The Twitter Graveyard

Someone (not of the internet generation) asked me about Twitter recently, and whether it’s a good company to “invest” in. I could have brought up Friendster but it would fly completely over their heads. Years ago, my initial objection to Twitter years ago was that there’s no way anyone could have a conversation in 140 characters. However, it held great promise for interacting with celebrities where an average person can tweet at someone like Donald Trump and have him respond.

It seems that recently, Twitter has gone down the censorship route in the name of “Trust and Safety” which frankly sounds like some sort of department from the book 1984. Their stated goal is to “ensure people can continue to express themselves freely and safely on Twitter.”

None of the organizations in their “council” (as of this writing) are dedicated to free speech and free expression. I strongly believe that ideas need to be expressed, critiqued, and if necessary condemned, but never censored. It’s a tough road to follow, especially for a publicly traded company focused on profit.

Further research has shown that Twitter has abused their verification policies by “unverifying” gay conservative blogger Milo Yiannopoulos. As a company, the powers that be at Twitter are free to do what they wish, but discouraging bloggers to post on Twitter because they go against the political beliefs of their executives is a surefire way to join the graveyards of Myspace and Friendster. It’s clear that they don’t care about impartiality and have decided to view thoughts they don’t like as unsafe.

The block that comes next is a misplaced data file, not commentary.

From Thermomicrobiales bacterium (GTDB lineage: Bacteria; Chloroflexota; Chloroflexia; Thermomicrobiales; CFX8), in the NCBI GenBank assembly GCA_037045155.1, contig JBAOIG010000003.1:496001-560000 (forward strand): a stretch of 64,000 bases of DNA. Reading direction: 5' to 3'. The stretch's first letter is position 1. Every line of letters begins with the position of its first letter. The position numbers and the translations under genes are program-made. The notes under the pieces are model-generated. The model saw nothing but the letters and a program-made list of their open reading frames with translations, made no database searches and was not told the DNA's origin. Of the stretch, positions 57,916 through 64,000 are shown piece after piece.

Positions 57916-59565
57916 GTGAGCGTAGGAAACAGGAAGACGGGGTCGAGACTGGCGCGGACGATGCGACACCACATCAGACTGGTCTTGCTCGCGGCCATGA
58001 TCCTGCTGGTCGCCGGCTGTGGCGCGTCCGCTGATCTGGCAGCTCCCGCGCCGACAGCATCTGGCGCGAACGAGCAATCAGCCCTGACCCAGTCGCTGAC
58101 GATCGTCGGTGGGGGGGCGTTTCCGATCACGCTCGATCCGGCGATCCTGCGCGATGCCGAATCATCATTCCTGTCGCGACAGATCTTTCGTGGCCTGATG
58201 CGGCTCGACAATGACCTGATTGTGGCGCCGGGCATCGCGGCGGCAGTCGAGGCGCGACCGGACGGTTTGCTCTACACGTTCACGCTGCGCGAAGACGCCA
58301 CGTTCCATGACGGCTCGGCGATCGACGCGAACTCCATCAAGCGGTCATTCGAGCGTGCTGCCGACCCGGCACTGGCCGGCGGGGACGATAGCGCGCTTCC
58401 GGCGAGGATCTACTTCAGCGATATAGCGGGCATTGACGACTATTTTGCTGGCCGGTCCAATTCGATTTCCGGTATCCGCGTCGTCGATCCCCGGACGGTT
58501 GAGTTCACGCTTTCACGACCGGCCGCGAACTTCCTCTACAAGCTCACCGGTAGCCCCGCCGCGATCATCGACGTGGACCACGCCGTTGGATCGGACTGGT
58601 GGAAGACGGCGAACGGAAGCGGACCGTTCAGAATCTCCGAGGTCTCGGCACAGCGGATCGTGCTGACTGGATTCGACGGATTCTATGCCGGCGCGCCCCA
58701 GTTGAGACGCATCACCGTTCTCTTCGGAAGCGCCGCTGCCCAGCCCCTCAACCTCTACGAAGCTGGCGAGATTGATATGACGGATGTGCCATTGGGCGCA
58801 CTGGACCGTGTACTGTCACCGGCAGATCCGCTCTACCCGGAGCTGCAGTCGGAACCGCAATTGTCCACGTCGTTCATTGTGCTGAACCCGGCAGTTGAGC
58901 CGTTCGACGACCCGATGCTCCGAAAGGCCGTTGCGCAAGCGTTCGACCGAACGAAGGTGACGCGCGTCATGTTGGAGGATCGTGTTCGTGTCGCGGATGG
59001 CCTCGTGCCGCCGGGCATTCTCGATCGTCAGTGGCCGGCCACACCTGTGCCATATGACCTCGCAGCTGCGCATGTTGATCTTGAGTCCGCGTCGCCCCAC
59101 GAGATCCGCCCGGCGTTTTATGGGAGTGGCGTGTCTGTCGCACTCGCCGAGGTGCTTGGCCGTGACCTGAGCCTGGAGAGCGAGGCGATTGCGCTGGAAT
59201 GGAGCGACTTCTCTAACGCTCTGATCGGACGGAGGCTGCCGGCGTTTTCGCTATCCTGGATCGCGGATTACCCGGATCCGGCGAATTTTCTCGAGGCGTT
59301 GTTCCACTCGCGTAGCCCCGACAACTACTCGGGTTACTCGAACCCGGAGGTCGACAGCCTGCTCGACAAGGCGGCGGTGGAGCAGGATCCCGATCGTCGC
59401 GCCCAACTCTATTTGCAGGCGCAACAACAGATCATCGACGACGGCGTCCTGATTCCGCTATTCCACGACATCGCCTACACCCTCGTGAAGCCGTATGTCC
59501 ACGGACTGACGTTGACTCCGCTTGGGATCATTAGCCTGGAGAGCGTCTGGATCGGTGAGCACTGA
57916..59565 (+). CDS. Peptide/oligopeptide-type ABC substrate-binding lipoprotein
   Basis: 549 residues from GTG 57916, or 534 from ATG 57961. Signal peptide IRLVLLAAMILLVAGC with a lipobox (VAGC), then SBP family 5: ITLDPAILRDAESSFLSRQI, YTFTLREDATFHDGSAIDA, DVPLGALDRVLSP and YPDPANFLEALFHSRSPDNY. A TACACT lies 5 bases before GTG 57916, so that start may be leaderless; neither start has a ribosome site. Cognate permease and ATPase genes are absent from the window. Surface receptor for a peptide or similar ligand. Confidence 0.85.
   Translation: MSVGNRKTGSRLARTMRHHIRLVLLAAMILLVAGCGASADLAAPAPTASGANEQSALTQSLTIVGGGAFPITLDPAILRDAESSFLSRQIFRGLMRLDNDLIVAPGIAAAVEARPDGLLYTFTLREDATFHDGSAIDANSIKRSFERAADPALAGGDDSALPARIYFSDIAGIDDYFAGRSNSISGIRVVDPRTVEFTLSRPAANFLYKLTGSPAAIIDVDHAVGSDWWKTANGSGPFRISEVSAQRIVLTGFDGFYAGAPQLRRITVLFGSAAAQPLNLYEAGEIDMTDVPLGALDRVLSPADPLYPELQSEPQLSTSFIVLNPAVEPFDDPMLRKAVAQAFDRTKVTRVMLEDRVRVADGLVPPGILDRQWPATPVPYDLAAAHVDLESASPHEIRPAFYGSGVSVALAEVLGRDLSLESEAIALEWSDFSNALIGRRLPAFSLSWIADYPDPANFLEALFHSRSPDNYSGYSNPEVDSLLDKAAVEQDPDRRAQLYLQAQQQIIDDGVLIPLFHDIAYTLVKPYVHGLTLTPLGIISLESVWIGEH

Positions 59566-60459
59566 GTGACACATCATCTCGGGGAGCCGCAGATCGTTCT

I personally don’t agree with a lot of things, but I believe you have a right to say them. And I have a right to ignore them 🙂 Besides, if your ridiculous ideas get banned, how can I make fun of them? If you’re a legitimately bad person, I want to know so I can stay far, far away. Sunlight, disinfectant, you know?

It’s even worse when you’re a publicly traded company whose core technology can be easily duplicated by more financially stable companies who can stay focused on their primary product.

How about you fix your timeline algorithm instead?

This. Or how about you fix your broken news feed algorithm instead?

The advice I gave regarding Twitter stock had nothing to do with censorship. I said to stick with concepts that they know and interact with regularly, since they had no idea what a tweet is. I have a feeling that 20 years from now, nobody will have a clue what a tweet is either.